Returning to Cry Macho thirty-plus years on, Eastwood is singing his Greatest Hits in a wavering voice. The director-star’s dialogue with Macho, the cockscombed creature he is often found distractedly fondling, recalls that with animal familiars of yore: Clyde the orangutan in Every Which Way but Loose (1978) and Any Which Way You Can (1980), or mutt “Meathead” in Sudden Impact (1983). His grudging, tender mentorship of a young, non-white immigrant to the United States brings to mind 2008’s Gran Torino, whose screenwriter, Nick Schenk, also credited with 2018’s The Mule, put some kind of polish on Nash’s Cry Macho script. And then there’s Eastwood’s ongoing repudiation of hard-charging machismo, evidenced here in Milo’s charming domestic doddering while romancing Marta (Natalia Traven), a widowed restaurateur (“Cowboys always cook. It’s kind of our deal.”)—scenes not unreminiscent of The Bridges of Madison County (1995)—as well as in some explicit speechifying.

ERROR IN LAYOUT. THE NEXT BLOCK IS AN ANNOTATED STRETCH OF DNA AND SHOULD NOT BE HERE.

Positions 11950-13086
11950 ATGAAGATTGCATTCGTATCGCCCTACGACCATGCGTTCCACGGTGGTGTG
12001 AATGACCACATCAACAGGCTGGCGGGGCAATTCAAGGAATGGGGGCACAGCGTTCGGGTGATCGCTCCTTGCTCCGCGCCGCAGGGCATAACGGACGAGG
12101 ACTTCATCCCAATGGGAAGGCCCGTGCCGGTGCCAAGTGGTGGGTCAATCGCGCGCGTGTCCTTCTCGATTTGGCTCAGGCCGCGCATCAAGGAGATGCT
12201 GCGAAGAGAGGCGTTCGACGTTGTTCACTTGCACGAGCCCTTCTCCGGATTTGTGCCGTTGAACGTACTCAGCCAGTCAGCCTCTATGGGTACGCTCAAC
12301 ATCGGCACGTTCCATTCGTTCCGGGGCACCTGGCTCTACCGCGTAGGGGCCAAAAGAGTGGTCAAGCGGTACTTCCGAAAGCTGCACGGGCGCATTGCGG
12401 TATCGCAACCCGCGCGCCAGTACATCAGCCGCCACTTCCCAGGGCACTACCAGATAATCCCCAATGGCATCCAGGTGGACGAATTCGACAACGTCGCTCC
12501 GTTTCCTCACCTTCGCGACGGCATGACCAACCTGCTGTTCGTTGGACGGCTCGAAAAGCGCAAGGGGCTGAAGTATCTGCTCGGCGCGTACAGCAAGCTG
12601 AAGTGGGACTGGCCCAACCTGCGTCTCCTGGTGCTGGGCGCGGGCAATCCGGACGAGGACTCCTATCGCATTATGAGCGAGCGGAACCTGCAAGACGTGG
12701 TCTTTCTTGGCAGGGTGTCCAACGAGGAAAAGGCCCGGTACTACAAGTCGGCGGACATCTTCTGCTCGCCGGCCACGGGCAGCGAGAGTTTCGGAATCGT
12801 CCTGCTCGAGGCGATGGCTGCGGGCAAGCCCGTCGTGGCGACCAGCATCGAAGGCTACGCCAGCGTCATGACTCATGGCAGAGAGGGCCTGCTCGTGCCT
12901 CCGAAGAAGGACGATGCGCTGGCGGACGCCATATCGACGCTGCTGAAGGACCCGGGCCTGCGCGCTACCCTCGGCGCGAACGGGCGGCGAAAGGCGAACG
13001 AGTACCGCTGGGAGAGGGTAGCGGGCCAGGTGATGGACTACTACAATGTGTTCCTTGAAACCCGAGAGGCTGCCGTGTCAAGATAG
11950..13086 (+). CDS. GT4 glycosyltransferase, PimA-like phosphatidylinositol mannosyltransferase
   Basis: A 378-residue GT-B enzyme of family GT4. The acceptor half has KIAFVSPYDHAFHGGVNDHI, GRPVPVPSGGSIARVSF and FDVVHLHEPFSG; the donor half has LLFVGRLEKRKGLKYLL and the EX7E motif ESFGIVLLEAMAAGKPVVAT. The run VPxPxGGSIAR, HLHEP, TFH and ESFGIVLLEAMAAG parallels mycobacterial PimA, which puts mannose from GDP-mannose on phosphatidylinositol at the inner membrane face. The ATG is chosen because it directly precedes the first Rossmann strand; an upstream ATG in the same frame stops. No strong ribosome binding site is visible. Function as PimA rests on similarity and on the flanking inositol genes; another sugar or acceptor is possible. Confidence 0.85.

Any theme introduced once in Cry Macho will subsequently be signed in elaborate triplicate. Performances are pitched in varied, clashing registers. Yoakam, who has aged worse than Eastwood in a fraction of the time, has a rushed, whingy delivery—his exchanges with Milo start to make sense if you think about them as dialogues between a cranked-up pill-popper and a tired old drunk. After watching Chilean actress Urrejola’s florid turn as Rafo’s black-hearted bitch of a mother, it was no great surprise to discover that she is a graduate of the telenovela school of performance. (No knock, mind you—this is a tradition as rich as Kabuki.) Playing an abused, delinquent latchkey kid who keeps insisting that he doesn’t trust anybody, Minett can’t brood away his air of puppyish eagerness; when he tries to dial up damage and danger, he just looks like a young, out-of-his depth television actor, desperate to please.